Kazuo Ishiguro’s latest novel is set in 5th- or maybe 6th-century Britain, in a world where Britons and Saxons live in an uneasy peace after the death of Arthur, and ogres, fairies and dragons are all very real threats. The story follows the journey of an elderly couple, Axl and Beatrice, who leave their village to set out and see their son, accumulating a group of misfit characters along the way. Axl and Beatrice’s journey is complicated by the mist that covers the land, robbing people of their memories.
I realise the setting of The Buried Giant is only nominally historical, but let’s talk about it anyway. And only partly because I started reading it because I was told “it’s set in the middle ages.”
Like many people, Ishiguro envisions the post-Roman period as a sort of post-apocalyptic setting, its depopulated landscape strewn with ruins and inhabited by people who wear rags or rusty armour, huddled behind palisade walls or living in cramped underground warrens. I am not a specialist in this period, but I don’t think that’s where the current consensus is? The naming is also a bit … the Saxon characters are called Edwin and Wistan, which I suppose is fair enough, but the British characters are called Axl and Beatrice, which actually mainly bothered me at the beginning when I realised they were “A” and “B.”
But it’s OK, right? Because it’s all a metaphor.
(As an aside: newspaper articles have engaged in the usual middlebrow handwringing about whether this is fantasy. Even Ishiguro is quoted as wondering whether readers will “think it’s fantasy.” Of course it’s fantasy, dipshit. It’s about a dragon whose breath covers the land in a magical mist and then a rag-tag party of mismatched characters goes to slay it. You’re going to have to work hard to fit that into the middle-class adultery genre. One of these articles even said that some people defined Never Let Me Go — a novel where the main characters are clones — as science fiction. As opposed to a realistic depiction of modern life, I guess? I just hope it doesn’t get the usual “oh, now it shows fantasy can be literary” since this is basically a Gene Wolfe novel but without any of the bold imagination. But critics who think fantasy is all Terry Brooks have never read a Gene Wolfe book, I guess. Which is not a reason to dislike the book, but geez, these people.)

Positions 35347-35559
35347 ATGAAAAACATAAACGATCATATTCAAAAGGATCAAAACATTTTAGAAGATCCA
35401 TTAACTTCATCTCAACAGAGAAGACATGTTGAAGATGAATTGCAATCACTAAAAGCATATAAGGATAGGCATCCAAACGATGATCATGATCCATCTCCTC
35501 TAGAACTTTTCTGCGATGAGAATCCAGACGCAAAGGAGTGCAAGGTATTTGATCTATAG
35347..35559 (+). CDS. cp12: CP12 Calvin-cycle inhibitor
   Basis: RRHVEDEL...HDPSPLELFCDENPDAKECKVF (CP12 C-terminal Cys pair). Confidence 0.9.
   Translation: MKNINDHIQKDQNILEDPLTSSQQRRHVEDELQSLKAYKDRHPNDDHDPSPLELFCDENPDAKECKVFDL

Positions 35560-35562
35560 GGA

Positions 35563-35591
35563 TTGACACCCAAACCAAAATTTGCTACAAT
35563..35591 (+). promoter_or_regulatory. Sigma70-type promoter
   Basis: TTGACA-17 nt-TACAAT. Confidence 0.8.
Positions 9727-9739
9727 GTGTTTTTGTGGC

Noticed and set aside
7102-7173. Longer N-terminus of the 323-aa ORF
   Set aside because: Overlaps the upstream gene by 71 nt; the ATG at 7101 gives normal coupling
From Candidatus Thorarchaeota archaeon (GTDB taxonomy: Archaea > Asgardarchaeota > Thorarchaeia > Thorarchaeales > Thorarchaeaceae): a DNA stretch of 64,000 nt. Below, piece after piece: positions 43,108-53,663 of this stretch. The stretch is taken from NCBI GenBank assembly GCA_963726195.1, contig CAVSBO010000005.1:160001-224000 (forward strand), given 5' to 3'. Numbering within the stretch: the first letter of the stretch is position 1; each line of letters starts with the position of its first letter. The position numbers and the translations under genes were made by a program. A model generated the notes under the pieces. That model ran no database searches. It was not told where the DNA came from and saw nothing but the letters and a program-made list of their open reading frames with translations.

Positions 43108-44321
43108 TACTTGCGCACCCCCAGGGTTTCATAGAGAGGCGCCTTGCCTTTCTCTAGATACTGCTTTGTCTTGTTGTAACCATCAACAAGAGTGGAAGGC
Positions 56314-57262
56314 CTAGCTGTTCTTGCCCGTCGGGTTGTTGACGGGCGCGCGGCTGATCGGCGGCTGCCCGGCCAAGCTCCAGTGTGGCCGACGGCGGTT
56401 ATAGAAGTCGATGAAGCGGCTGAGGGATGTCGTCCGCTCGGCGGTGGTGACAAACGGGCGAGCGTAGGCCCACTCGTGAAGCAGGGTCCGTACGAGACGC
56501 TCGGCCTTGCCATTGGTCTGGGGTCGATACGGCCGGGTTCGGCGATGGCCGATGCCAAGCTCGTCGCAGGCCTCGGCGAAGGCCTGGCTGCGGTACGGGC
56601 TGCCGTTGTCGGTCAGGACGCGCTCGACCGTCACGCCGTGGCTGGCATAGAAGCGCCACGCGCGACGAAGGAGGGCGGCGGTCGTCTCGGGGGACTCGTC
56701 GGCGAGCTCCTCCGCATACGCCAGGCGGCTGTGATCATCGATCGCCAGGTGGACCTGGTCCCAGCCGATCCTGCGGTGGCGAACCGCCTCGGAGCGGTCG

So our heroes wander around the landscape, encountering only and always people who have something relevant to say about the loss of their memories, and each of them has a different perspective on amnesia. Beatrice wants to remember her life and love together with Axl. Axl is afraid that if he remembers who he is, he’ll realise he’s actually not a very good person. Wistan wants memories to come back so that people can be held accountable for what they’ve done, while Gawain thinks that the past is better left buried, forgetfulness having brought peace. Etc., etc. This summary sounds a bit schematic, but it isn’t; the comparisons to the Spanish Civil War or the Yugoslavian crisis or whatever are not as blatant as they might be.
There are a lot of quite good uses of this device, like a group of people who keep doing bad things knowing that they’ll forget about them and thus never feel guilty. And it’s nice to see the usual format of Saxons as unequivocal bad guys and Britons as doomed good guys messed with.
The biggest attempt to create “period” atmosphere is the dialogue, and it’s … odd. Everyone speaks in a very verbose, roundabout kind of way, none of them ever really listening to each other, and with elements of sort of cod-Irish occasionally creeping in. It works, I think, in that it feels all odd and dithery and uncertain, which is how I think it’s meant to feel. But if it’s meant to feel “historical,” well, I dunno. Here’s an example:
“What is it you have to say, Axl, and before I’ve had time to rub the sleep from my eyes?
“We talked before, princess, about a journey we might make. Well, here’s the spring upon us, and perhaps it’s time we set off.”
“Set off, Axl? Set off when?”
“As soon as we’re able. We need only be gone a few days. The village can spare us. We’ll talk to the pastor.”
“And will we go to see our son, Axl?”
“That’s where we’ll go. To see our son.”
So there’s a hell of a lot of talking, but not a lot of saying things, which I think is intentional.
You may choose to see a clever idea in the fact that this is a book about the uncertainty and double-edgedness of history, set in a historical period that isn’t really historical at all. I’m not sure. I think the choice of a legendary period works; having the two sides be Britons and Saxons gives it a heft it wouldn’t have if they were elves and dwarfs or some other imaginary equivalent. But at the same time, it’s jarring because there are all these things that argue against it being the post-Roman period, so you keep getting snapped out of a sense of the world as real. Which obviously it isn’t, but.
So yeah; it’s about history, but although the setting has historical elements it’s a fantasy about history rather than a piece of historical fiction.